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Break of Support/Resistance

Later on ETC-BTC experiences a break in the support provided by the 50-day moving average. This is a typical break of support, as we see the market first move below the moving average, then a re-test followed by a continuation of the downward trend. Notice, the momentum oscillator turns bearish after the second break of support. Sometimes, instead of breaking back above the moving average, it will provide more strict resistance, with the upward bounce limited by the moving average line.

Once selling on a break of the support level provided by the slower moving average, we could target the 200-day moving average (or whichever slower moving average you prefer to use). Further along, we see another example of the golden cross, but this time bearish. ETC-BTC then goes onto bottom around November 2017, as the RSI approached the oversold zone.

What about Now?

It’s easy enough to analyse moving averages in the past, after the fact. But here we can show what we have outlined and provide an analysis of the moving averages for ETC-BTC as of the time of writing.

The first close back above the 200-day moving average occured on February 9, giving an buy signal. We also see that the golden cross looks to be imminent, (upward), giving another potential buy. The RSI has formed support above the 50 threshold and moves higher, suggesting momentum is in favor of a buy. Since the fractal low at 0.0023, we have only seen three near consecutive higher highs, so we can expect four to eight more. Remember, if there are three consecutive periods without a fresh high, the count is restarted.

We anticipate a move to 0.0048, as indicated by previous fractal resistance. Alternatively, we can use the RSI and exit the position once the market is overbought. Finally, we can await the golden cross, and wait to observe seven to 11 near consecutive higher highs.

SMAs, EMAs, and Rainbows

Simple moving averages can be coupled with exponential moving averages to give a different perspective. Exponential moving averages, or EMAs for short, place more weight on recent trading sessions. The advantage is that the EMA reacts faster to price changes.

EMAs Give Signals Faster than SMAs

The chart below shows two possible trades using the Golden Cross of the EMAs. At first the faster EMA is above the slower suggesting an uptrend. Once the EMA crossover, with the faster one going below the slower one, we get a sell signal at $16,857.45. We can exit the trade once the RSI approaches the oversold zone, i.e., 30.

Later, a buy signal is given when another crossover occurs when the price is $15,085. The market goes onto to regain $16,875.45, but the RSI indicates overbought conditions around this level, so this would have been your cue to exit.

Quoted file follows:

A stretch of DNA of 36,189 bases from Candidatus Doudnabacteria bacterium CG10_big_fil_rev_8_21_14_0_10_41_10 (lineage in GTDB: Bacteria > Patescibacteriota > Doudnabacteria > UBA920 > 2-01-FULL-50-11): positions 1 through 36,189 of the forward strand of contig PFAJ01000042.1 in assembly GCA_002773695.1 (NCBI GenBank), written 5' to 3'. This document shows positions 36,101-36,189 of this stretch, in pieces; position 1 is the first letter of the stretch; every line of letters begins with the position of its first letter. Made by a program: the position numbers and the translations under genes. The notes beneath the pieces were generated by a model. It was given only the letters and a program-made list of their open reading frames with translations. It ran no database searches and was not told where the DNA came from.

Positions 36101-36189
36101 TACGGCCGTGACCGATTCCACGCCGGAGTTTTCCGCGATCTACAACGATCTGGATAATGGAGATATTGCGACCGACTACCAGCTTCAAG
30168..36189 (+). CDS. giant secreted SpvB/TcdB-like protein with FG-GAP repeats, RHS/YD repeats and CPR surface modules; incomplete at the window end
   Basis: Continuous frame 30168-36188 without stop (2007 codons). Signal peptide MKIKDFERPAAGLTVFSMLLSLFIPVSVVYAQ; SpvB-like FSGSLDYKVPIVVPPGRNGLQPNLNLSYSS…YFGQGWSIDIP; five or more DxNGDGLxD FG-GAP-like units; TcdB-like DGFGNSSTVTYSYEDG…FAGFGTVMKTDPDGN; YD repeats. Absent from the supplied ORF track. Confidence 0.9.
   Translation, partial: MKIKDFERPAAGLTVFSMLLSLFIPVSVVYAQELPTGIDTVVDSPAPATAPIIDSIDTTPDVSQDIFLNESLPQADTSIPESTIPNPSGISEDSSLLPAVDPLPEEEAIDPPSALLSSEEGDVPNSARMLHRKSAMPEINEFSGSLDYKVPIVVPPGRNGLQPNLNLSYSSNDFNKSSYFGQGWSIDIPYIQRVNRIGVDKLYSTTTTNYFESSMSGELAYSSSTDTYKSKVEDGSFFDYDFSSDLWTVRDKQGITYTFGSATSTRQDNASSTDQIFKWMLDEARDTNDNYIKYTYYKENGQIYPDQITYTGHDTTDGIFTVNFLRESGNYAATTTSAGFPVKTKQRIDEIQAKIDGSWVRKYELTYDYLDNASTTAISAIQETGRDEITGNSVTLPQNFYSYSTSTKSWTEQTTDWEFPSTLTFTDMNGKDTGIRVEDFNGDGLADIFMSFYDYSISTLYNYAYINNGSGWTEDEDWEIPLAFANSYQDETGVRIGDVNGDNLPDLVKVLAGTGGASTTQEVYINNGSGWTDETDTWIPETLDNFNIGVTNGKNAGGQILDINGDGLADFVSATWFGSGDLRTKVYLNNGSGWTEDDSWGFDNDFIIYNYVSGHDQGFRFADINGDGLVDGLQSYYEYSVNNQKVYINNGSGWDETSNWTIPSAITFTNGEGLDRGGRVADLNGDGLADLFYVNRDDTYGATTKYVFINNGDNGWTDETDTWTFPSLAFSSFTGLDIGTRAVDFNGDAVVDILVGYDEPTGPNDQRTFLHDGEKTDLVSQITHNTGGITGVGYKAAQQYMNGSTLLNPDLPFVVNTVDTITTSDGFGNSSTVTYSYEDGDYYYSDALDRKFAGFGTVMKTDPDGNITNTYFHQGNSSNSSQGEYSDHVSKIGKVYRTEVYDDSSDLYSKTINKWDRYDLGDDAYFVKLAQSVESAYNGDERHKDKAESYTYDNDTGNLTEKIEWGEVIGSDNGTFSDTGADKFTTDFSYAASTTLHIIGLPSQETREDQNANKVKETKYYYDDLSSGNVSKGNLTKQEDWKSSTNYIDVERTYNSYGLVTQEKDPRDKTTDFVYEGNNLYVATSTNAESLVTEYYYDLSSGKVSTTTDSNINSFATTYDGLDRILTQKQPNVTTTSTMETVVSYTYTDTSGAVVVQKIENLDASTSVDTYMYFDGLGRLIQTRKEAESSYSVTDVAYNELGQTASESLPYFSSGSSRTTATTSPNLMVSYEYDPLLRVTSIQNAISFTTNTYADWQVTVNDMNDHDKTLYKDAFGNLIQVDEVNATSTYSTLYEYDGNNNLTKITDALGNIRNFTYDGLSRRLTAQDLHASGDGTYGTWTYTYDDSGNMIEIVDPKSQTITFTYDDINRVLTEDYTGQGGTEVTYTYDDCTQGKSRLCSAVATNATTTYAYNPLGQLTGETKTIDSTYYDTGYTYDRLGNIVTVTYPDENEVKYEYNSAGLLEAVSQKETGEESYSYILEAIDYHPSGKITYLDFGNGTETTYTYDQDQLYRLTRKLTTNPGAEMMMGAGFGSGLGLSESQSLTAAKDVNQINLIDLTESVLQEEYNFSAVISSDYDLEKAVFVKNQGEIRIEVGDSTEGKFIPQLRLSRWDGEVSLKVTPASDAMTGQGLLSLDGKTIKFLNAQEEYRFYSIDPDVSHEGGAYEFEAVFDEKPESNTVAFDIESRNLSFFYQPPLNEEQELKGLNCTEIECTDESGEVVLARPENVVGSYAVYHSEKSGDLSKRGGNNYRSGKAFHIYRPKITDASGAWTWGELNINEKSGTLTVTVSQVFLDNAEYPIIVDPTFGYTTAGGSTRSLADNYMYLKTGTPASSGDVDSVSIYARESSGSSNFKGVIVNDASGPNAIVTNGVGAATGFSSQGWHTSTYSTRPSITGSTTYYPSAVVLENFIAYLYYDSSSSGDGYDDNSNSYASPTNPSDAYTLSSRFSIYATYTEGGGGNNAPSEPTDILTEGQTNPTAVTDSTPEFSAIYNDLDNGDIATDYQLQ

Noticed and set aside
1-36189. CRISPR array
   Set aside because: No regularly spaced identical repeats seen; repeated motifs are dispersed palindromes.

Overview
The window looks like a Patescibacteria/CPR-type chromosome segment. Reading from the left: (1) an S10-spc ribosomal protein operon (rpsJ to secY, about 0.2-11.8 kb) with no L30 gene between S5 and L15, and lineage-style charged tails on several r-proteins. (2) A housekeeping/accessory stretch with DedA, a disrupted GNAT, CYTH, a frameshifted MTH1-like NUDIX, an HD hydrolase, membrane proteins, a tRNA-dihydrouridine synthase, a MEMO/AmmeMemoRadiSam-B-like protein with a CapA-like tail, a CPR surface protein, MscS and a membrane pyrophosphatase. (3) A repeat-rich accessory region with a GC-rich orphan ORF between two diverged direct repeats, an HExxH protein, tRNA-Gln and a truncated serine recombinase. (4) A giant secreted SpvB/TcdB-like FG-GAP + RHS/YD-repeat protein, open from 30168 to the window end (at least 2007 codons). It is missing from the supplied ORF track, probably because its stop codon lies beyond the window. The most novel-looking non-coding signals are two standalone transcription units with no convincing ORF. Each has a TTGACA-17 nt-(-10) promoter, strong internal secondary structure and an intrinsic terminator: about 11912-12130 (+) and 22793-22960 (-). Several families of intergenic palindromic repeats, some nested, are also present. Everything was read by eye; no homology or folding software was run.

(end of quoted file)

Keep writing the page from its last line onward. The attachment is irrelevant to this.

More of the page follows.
In short, EMAs are used the same as SMAs but just give a different perspective and faster signals. Remember, moving averages are more reliable on longer-term timeframes and more fake signals will occur on timeframes lower than 4-hour.

The Rainbow indicator: determining trader and investor activity

We can extend the moving average strategy even further by using the Rainbow indicator. The Rainbow indicator provides more detail about the strength of the trend, something not revealed by the simple moving averages. Moreover, the crossover signals are a lagging indicator.

To provide a more detailed picture, the Rainbow indicator separates traders from investors. The short-term indicator represents the actiivty of traders, while the long-tem indicator reveals the actiivty of investors.

To determine the trend, we examine the following:

  1. Trading activity is displayed the compression and expansion of the short-term group
  2. Investor activity, degree of expansion or compression in long-term group. A consistent spread, moving in parallel, confirms a strong underlying trend with consistent buying support.
  3. The degree of separation between the two groups. For instance, the chart below shows trading activity saw a large uptake in early December 2017, with the short-term moving averages started to trend higher. As the price started to move lower, the short-term group started to move closer to the long-term group (red), but never moved below it, suggesting we should look for a bounce and uptrend continuation.

Around December 17, we saw this play out, when LTC-USD tested support around $220 before bouncing and moving back to $280.

Those who own the cryptocurrency need take no action. Those who want to buy may choose to wait another few days for the rebound to develop but there is enough trend strength to make buying on the next day a good trading decision. The stop loss is tight, and placed below the long-term group of averages.

However, the trend was suggested to be weakening once the short-term group started to cluster together and move below the long-term group, as shown below.

The short-term group has penetrated the long term group, but the investors have failed to absorb the traders’ sell off, as the long-term group is now above the short-term group. The red moving averages show that investors will look to sell rallies around $180, unless we see the short-term group converge and start to move back above this level.

So we can use these patterns to identify when the market is finding support and when a reversal is taking place.

Summary

Moving averages are a simple strategy you can use to trade bitcoin and other cryptocurrencies. Be sure to use a high timeframe to ensure the signals are reliable, tinker with the settings and backtest your strategy.

Moreover, use the moving average signals in combination with oscillator indicators, candlesticks analysis, and the near consecutive higher high/lower low count to determine targets, as moving averages only provide entry signals and indicate the current trend of the market.

 

You can read the entire series of BTCManager’s ‘A Guide to Trading Cryptocurrency’ here.